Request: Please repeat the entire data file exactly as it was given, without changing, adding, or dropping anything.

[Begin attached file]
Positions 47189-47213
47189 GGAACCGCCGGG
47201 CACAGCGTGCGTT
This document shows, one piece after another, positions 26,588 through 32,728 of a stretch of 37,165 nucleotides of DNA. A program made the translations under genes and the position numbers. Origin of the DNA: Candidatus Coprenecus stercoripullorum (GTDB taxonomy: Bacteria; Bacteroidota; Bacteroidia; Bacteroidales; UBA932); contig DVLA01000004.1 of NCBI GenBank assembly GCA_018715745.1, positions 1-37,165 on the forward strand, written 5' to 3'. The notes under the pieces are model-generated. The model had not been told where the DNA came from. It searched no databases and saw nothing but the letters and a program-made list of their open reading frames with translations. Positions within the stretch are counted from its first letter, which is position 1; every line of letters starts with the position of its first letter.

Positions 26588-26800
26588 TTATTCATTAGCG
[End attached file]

Positions 47189-47213
47189 GGAACCGCCGGG
47201 CACAGCGTGCGTT
This document shows, one piece after another, positions 26,588 through 32,728 of a stretch of 37,165 nucleotides of DNA. A program made the translations under genes and the position numbers. Origin of the DNA: Candidatus Coprenecus stercoripullorum (GTDB taxonomy: Bacteria; Bacteroidota; Bacteroidia; Bacteroidales; UBA932); contig DVLA01000004.1 of NCBI GenBank assembly GCA_018715745.1, positions 1-37,165 on the forward strand, written 5' to 3'. The notes under the pieces are model-generated. The model had not been told where the DNA came from. It searched no databases and saw nothing but the letters and a program-made list of their open reading frames with translations. Positions within the stretch are counted from its first letter, which is position 1; every line of letters starts with the position of its first letter.

Positions 26588-26800
26588 TTATTCATTAGCG